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Apparently, without Marina Prior signing on as the Glamour Cat, this production would never have gone ahead, and whether or not her star power has attracted just as many audience members as family members of the kids involved, what it does do is this – it reaffirms Harvest Rain as one of our premiere performing arts companies, giving them the sort of street cred that only Prior’s sort of star power can buy (check out the cast of Spamalot!), and it gives the younger members of the company a legit role model and mentor. Just as those of us who are *slightly older* looked to Sarah Brightman before her crazy-ass experimental pop chart electronica era (I saw her live on stage, y’all. She sang off key), these aspiring performers look to Marina and her industry peers. It’s obviously been such an awesome opportunity, on so many levels, to be part of Harvest Rain’s Wakakirri Creative Generation Arena Spectacular Spectacular Rock Challenge CATS! Congrats, all! I’m looking forward to seeing all your lovely new faces, although perhaps not all at once, on a stage somewhere again soon!

 

 

03
Jul
14

XS Entertainment at Noosa Long Weekend Festival!

 

Well, by now you will have booked your tix to see our shows at this year’s Noosa Long Weekend Festival! What!? You haven’t!? YOU WILL MISS OUT! 

 

Managing_Carmen-200

I haven’t had time to even tell you about what we’re doing, unless you’re following us on Twitter and Instagram, where you will have seen some sneaky peaks at both productions, which we present in association with Noosa Long Weekend Festival.

 

BOOK NOW!

 

 

Managing Carmen is David Williamson’s comedy about a cross-dressing AFL player, directed by Sam Coward. Even if you’ve seen this play before, you’ve never seen it like THIS! That’s right. It’s been Samified AND David Williamson approved. You’ll love the quirks and fast pace of this, what we think might be Australia’s first real farce; one of David’s wittiest observations on relationships and the whole massive media machine within the world of sport.

 

Diabolique is completely different. Dark and sexy, this challenging drama plays at the edges of burlesque and cabaret to tell the intriguing tale of a woman whose life is ruined by a series of questionable choices and one diabolical decision.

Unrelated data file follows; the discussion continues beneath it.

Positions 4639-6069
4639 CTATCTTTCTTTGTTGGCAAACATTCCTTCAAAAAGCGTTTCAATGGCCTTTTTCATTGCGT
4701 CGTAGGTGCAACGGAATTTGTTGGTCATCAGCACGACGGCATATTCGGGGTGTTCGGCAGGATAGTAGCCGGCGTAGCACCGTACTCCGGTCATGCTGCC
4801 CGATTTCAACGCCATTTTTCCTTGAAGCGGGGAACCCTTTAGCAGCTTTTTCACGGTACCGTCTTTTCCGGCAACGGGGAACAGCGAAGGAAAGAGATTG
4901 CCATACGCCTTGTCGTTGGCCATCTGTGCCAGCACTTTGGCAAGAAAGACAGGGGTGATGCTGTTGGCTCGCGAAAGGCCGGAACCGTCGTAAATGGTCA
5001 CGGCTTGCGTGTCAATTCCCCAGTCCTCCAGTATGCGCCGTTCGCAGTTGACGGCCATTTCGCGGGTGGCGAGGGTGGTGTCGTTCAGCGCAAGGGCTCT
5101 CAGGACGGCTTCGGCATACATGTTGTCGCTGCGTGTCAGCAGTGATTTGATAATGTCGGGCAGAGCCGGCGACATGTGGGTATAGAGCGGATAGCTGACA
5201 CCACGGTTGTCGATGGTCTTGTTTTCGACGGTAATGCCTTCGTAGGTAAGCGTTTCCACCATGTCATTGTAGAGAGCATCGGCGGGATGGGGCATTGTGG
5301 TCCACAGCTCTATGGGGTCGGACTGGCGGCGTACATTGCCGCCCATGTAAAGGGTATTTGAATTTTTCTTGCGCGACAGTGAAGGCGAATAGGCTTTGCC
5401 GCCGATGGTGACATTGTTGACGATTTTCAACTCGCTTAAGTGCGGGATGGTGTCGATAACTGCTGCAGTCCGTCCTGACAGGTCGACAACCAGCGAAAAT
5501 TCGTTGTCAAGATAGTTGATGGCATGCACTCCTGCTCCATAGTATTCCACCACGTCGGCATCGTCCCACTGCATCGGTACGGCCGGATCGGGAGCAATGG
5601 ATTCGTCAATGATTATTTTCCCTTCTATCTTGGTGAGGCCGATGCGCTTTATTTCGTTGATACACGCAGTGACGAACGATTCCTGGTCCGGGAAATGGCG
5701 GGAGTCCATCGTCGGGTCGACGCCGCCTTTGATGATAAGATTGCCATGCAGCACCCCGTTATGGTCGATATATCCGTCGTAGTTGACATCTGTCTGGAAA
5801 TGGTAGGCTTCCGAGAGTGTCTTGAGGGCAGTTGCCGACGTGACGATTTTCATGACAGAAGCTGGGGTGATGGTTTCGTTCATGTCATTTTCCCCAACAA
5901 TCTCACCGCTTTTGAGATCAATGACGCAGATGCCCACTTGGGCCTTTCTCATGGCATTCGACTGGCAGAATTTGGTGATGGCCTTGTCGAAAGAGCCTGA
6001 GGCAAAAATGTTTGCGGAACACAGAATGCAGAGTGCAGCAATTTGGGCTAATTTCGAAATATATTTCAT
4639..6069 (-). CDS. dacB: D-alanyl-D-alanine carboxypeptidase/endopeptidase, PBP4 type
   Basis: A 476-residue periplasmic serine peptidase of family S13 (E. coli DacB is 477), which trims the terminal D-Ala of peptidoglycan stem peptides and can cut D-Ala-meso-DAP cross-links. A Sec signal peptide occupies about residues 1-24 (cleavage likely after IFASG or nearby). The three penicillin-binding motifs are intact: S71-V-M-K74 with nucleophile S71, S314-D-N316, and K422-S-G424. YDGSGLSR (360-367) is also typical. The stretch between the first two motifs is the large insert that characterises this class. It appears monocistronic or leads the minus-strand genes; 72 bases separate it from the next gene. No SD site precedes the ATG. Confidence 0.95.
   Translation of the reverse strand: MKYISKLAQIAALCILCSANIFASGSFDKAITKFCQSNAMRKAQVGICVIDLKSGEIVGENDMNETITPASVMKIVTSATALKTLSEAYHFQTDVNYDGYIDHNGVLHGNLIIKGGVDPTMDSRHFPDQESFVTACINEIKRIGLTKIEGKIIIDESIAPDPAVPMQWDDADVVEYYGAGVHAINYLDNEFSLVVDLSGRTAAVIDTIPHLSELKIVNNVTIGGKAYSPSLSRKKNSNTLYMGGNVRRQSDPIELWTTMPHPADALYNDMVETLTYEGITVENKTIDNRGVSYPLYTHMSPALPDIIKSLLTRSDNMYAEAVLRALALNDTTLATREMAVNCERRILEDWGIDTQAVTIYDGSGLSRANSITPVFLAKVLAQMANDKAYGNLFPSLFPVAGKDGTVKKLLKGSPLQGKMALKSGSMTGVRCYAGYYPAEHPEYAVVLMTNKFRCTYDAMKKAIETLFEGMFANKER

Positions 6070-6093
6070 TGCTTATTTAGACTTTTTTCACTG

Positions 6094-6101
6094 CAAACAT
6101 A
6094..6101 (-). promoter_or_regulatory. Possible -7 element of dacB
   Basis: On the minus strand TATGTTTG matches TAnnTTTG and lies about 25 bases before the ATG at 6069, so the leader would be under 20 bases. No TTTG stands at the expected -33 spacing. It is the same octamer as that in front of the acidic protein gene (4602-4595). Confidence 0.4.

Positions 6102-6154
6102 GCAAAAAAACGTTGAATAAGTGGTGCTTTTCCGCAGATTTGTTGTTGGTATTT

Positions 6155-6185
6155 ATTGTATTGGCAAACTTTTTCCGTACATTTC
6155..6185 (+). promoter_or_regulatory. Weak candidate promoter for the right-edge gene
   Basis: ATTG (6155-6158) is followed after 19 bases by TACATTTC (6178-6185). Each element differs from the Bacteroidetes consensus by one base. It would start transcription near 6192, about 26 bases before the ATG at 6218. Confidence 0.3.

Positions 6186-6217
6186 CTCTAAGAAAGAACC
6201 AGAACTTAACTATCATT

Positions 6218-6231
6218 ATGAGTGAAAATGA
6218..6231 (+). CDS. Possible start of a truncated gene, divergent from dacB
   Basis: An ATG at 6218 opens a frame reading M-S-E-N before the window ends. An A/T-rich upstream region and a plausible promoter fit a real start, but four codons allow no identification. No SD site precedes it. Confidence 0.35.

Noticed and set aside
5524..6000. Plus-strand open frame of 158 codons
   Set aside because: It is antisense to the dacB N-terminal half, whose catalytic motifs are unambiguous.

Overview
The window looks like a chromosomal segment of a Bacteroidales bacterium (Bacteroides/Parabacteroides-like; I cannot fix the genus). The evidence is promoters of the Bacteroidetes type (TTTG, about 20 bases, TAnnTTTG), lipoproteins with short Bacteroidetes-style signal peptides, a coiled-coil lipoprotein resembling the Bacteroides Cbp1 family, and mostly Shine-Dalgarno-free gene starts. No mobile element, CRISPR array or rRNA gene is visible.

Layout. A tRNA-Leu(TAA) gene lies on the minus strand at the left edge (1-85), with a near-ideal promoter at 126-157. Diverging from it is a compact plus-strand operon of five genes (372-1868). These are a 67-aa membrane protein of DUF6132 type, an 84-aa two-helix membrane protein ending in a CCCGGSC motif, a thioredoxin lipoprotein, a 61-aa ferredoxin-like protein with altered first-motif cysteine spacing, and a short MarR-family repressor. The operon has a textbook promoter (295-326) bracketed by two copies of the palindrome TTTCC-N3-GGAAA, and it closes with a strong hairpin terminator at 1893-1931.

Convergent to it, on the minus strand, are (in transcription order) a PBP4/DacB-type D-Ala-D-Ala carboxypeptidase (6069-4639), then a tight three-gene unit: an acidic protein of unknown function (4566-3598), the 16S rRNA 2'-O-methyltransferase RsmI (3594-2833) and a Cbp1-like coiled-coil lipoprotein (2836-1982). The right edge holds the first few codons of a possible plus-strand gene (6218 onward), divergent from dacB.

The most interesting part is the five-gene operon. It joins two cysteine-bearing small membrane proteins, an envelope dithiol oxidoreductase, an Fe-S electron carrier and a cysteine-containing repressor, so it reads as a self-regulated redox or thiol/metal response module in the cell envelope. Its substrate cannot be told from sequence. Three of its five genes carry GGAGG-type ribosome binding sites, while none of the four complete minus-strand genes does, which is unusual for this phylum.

Diabolique. Image by Peter Trainer.

 

Diabolique. Image by Peter Trainer.

 

Three women play one (yes, it’s me with Sharon Grimley and Stephanie Brown), and we think you’ll love it! We can tell you that considering and sourcing costumes with Adam Flower, who plays Brent Lyall in Managing Carmen has been fun and FUNNY! (Although you won’t see the Honey Birdette on HIM!). Yes, sadly for students (probably happily for their parents), you won’t get in to see this one; it’s 18+

 

We always set out to challenge our actors and audiences with content, themes and skills to start conversations. Who knew we were exotic dancers in another life? Expect to be pleasantly surprised and suitably challenged!

 

My other hot tips for Festival tix? Well, you’ve already missed out on Michael Griffiths and Rhonda Burchmore. Forbidden Broadway, Night of Comedy, Puccini and Fettucini, our inaugural Festival Wrap Dinner and Mandy Sayer are also SOLD OUT! Get in quicker next year! If you can still get tix today, book for Bruce Beresford’s Bonnie & Clyde, Catherine Alcorn, Melody Beck, Anna Goldsworthy, any of the four fantastic forums on offer this year, and of course, Managing Carmen and Diabolique, all almost SOLD OUT! And it’s no wonder with THESE LEGS ON SHOW!

 

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XS Entertainment and Noosa Long Weekend Festival will be live-tweeting and Instagramming so frock up and be ready to say hi, get your Cocktail Capers VIP Pass, visit the restaurants, mingle with old friends and meet some new ones. One of the things I love most about the Noosa Long Weekend Festival is that you meet the most amazing people! I’m especially looking forward to our inaugural opening night Carnivale on Hastings Street. Get ready to get amongst it! Oh, and look out for Bronte and Tara in that crowd! They’ll be helping me cover all things social media related for the ten days of arts, literature, food, forums and FUN! SEE YOU THERE! X

 

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18
Jun
14

This Is Why We Can’t Have Nice Things in Sydney

 

Musical comedy sensation Gillian Cosgriff brings her award-winning show, This Is Why We Can’t Have Nice Things, to Sydney for the first time as part of the Hayes Theatre Co inaugural cabaret season.

 

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Following her successful debut show, Waitressing… and Other Things I Do Well, Gillian is doing less waitressing and more of the other things. These may include: drinking, text messages, profanity, sex, grammar, hangovers, and Band-Aids.

 

Gillian’s hilarious original songs will make you glad these things haven’t happened to you.

 

Winner Best Cabaret Melbourne Fringe 2013

 

Winner WA Arts Editor Award Fringeworld Perth 2014

 

Green Room Award for Original Songs 2014

 

June 19, 20 & 21 2014 at Hayes Theatre Co, Sydney 8:30pm